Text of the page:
Issue 3: Lack of Support
Normal backpacks often lack the support needed to protect your back. When you carry a backpack, your spine and lower back are vulnerable to strain and injury. Without proper support, you may find yourself slouching or bending forward to compensate for the weight of the backpack, which can lead to back pain and discomfort.
Issue 4: Poor Design
Finally, many normal backpacks are poorly designed, with little consideration for ergonomics or the human body. Some backpacks have awkward shapes or straps that are too short or too long, which can make them uncomfortable to wear for long periods.
Issue 5: Poor Posture
Carrying a backpack can also lead to poor posture. When you carry a backpack, it's easy to hunch over or lean to one side, which can cause your spine to curve unnaturally. This can lead to muscle strain, back pain, and even spinal problems over time.
So, what can you do to avoid these issues and protect your back when carrying a backpack?
How to Find a Backpack That Doesn’t Hurt Your Back
Here are some tips:
Tip 1: Choose a Backpack with Even Weight Distribution
Look for a backpack that distributes weight evenly across your back. This will help prevent strain and injury to your muscles and spine. A backpack with a padded back panel can also help distribute weight evenly and provide extra support.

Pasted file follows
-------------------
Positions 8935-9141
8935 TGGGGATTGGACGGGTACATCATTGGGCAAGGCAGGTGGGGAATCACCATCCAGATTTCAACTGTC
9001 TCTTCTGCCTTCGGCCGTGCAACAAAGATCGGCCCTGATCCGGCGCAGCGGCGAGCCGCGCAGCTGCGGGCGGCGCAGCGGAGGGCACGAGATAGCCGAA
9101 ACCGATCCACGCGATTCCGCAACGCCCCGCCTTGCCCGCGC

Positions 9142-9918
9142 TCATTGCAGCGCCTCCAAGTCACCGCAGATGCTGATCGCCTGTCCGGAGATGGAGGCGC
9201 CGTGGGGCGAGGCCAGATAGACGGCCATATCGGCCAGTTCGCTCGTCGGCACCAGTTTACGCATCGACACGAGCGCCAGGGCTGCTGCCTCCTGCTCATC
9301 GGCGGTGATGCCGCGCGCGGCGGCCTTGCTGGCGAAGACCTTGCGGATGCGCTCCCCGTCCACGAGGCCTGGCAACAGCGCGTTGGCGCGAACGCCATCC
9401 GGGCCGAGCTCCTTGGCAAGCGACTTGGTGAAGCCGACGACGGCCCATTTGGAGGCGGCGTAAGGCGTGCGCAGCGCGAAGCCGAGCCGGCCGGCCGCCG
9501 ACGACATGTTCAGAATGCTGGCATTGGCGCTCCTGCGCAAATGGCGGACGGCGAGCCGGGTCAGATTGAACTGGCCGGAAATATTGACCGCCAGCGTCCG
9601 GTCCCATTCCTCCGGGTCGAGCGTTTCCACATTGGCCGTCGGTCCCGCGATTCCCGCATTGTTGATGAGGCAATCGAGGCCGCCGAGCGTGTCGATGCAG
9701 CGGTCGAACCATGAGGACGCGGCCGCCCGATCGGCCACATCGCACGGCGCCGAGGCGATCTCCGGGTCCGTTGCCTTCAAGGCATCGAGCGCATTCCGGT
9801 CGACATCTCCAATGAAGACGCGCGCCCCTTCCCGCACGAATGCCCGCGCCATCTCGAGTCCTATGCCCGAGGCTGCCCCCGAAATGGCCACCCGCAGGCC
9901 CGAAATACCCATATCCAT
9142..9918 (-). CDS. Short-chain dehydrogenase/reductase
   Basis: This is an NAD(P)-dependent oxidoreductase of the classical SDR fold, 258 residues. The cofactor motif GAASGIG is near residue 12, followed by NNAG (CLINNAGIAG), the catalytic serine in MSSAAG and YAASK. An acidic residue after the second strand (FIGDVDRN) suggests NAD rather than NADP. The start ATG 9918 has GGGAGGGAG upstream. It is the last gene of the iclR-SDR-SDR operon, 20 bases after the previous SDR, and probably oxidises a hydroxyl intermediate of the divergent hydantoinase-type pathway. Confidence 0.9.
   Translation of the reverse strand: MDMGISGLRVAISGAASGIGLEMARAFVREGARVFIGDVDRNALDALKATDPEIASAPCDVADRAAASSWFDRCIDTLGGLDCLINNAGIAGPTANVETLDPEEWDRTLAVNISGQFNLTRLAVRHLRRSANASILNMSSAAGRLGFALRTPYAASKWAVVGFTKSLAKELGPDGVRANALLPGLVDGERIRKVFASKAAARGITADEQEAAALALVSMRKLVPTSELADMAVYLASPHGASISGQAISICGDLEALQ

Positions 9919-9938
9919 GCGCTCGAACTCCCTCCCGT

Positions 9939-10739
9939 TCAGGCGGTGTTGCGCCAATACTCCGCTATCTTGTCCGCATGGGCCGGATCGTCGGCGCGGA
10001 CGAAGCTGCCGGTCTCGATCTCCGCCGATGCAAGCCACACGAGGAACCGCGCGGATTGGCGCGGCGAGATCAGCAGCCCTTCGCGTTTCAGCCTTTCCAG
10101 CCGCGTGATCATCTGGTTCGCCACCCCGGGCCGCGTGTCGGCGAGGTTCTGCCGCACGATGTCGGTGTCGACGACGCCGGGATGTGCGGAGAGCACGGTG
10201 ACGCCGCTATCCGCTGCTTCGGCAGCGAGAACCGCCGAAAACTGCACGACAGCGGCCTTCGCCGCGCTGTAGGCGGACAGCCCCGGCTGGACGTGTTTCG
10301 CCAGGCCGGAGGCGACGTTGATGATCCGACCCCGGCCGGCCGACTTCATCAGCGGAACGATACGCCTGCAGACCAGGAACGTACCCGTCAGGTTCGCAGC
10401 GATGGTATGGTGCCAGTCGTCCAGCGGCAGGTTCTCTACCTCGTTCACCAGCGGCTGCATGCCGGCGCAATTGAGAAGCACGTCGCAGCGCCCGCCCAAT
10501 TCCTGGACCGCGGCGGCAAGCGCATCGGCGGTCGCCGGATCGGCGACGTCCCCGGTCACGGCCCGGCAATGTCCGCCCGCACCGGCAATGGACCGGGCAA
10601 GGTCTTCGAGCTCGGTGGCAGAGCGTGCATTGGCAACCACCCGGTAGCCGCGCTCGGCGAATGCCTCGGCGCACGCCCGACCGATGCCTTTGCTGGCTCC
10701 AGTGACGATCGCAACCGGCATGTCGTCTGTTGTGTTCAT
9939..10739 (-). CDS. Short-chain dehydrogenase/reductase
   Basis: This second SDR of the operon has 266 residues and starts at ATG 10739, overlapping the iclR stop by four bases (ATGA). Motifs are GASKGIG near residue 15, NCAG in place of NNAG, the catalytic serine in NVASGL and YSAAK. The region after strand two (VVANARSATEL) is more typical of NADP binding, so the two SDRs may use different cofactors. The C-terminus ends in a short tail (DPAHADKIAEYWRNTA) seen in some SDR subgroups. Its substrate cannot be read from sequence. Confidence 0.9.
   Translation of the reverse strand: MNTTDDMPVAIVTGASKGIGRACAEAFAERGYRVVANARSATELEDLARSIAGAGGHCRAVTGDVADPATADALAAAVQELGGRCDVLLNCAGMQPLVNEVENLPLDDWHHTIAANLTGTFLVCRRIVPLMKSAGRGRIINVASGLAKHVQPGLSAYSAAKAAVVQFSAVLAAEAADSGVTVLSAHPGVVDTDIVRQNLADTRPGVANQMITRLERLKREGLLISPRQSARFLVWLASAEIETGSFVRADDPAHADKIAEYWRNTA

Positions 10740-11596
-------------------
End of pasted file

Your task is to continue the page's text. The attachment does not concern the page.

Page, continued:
The WOLFpak Tactical Backpack has a padded back panel and adjustable shoulder straps that provide support and comfort while carrying heavy loads. The adjustable sternum strap and waist belt also help to distribute weight evenly and reduce strain on your back and shoulders.
Tip 2: Look for Wide, Padded Shoulder Straps
Choose a backpack with wide, padded shoulder straps that won't dig into your skin. This will help distribute the weight of the backpack evenly across your shoulders and reduce the risk of pain or injury.
Tip 3: Choose a Backpack with Proper Support
Look for a backpack with proper support for your back. A backpack with a waist strap or chest strap can help distribute weight evenly and reduce the strain on your lower back. A backpack with a rigid frame or support structure can also help provide extra support.